Drew Kapur, partner at Duane Morris L.L.P. in Philadelphia, is less enthusiastic about the outcome. Kapur represents St. Joachim Parish and St. Mary's Cemetery in Bellmawr.
Currently, I-295 runs between the church and the cemetery. The state has acquired six acres of cemetery land to construct temporary bridges - and eventually overpasses - that come within eight feet of the mausoleums, Kapur said. As planned, the new additions will take away part of the church's parking lot.
The church filed objections to the taking of the six acres, which were denied by the courts. He said the case comes down to how much the property is worth.
Kapur said the ramps, as planned, could create major disruptions for church- and cemetery-goers both while construction goes on and after it is completed.
Also, anticipating a parking shortage, St. Joachim's decided to create space by knocking down a church building that was the parish's function hall - an expense it bore, Kapur said.
Another structure to be demolished and relocated is the cemetery's business office, which is on the acreage the state has acquired.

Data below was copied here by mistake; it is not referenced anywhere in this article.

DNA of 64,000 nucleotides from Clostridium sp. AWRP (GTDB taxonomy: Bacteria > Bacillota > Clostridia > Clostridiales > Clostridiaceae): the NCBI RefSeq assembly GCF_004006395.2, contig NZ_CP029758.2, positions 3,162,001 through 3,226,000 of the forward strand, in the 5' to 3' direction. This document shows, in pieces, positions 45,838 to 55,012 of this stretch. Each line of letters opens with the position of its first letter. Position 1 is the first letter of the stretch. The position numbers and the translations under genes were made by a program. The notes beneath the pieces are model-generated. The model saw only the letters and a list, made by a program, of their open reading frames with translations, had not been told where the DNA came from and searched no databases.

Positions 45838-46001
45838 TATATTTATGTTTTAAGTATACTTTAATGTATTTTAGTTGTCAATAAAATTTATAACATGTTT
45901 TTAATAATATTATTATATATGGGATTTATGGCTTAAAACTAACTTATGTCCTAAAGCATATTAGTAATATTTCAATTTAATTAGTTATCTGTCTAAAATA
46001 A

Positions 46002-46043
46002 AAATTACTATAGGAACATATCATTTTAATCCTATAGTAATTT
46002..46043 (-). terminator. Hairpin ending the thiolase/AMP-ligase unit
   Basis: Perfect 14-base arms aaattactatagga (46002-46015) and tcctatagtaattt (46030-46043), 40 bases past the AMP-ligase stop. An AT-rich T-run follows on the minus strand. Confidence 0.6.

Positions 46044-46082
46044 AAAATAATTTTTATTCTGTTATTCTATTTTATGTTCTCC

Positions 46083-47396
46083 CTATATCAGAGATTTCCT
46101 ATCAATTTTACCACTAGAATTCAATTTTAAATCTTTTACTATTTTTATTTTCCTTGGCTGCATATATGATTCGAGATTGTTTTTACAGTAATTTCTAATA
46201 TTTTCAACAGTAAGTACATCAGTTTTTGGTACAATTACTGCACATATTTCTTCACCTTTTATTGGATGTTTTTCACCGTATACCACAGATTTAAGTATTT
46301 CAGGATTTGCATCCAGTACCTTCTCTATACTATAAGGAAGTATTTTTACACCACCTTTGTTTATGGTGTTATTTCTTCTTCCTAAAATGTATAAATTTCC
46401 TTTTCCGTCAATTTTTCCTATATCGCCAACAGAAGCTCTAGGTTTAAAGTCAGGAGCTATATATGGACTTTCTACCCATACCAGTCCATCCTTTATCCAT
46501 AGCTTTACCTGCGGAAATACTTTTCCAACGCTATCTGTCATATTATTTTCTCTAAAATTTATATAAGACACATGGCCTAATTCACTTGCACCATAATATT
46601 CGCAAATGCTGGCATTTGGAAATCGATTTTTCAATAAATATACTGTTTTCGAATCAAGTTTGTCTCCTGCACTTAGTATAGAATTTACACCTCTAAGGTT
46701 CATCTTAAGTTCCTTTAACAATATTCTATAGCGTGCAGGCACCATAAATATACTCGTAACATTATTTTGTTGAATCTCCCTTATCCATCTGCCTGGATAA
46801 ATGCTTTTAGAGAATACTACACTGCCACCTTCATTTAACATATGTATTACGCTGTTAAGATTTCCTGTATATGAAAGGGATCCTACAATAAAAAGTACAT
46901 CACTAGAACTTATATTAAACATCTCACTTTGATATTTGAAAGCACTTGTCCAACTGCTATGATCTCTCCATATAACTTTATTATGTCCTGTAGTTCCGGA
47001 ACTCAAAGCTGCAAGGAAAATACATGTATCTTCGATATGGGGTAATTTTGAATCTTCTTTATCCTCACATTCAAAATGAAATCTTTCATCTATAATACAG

There's an emotional component the Transportation Department hasn't taken into consideration, Kapur said. When an elevated highway is constructed 40 feet above the cemetery, cemetery visitors will lose their quiet place to sit and contemplate.
Cemeteries are as much for the living as for the dead, he said.
"The attitude of the DOT is, they're dead, how can it be bothering them?" Kapur said.
Ardite, who said she had been considering moving, wonders how she or her neighbors can sell their houses while the earthshaking construction continues.
"Who wants to live here?" she said as another thunderous bang echoed.